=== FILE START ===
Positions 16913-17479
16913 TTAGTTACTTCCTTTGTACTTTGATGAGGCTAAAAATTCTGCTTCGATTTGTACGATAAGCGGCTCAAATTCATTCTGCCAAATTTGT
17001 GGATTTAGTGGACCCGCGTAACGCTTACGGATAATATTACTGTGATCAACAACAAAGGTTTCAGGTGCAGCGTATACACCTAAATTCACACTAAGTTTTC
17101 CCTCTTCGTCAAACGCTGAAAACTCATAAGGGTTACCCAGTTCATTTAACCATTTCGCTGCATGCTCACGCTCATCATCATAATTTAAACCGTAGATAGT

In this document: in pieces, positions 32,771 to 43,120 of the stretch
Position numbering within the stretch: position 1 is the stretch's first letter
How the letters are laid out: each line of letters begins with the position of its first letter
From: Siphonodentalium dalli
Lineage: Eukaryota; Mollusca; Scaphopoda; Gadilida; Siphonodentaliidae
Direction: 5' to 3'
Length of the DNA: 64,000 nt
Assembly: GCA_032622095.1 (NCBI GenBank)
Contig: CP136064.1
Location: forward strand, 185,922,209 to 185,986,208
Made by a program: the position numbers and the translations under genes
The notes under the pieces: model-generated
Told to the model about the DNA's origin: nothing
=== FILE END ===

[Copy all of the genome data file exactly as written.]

Positions 16913-17479
16913 TTAGTTACTTCCTTTGTACTTTGATGAGGCTAAAAATTCTGCTTCGATTTGTACGATAAGCGGCTCAAATTCATTCTGCCAAATTTGT
17001 GGATTTAGTGGACCCGCGTAACGCTTACGGATAATATTACTGTGATCAACAACAAAGGTTTCAGGTGCAGCGTATACACCTAAATTCACACTAAGTTTTC
17101 CCTCTTCGTCAAACGCTGAAAACTCATAAGGGTTACCCAGTTCATTTAACCATTTCGCTGCATGCTCACGCTCATCATCATAATTTAAACCGTAGATAGT

In this document: in pieces, positions 32,771 to 43,120 of the stretch
Position numbering within the stretch: position 1 is the stretch's first letter
How the letters are laid out: each line of letters begins with the position of its first letter
From: Siphonodentalium dalli
Lineage: Eukaryota; Mollusca; Scaphopoda; Gadilida; Siphonodentaliidae
Direction: 5' to 3'
Length of the DNA: 64,000 nt
Assembly: GCA_032622095.1 (NCBI GenBank)
Contig: CP136064.1
Location: forward strand, 185,922,209 to 185,986,208
Made by a program: the position numbers and the translations under genes
The notes under the pieces: model-generated
Told to the model about the DNA's origin: nothing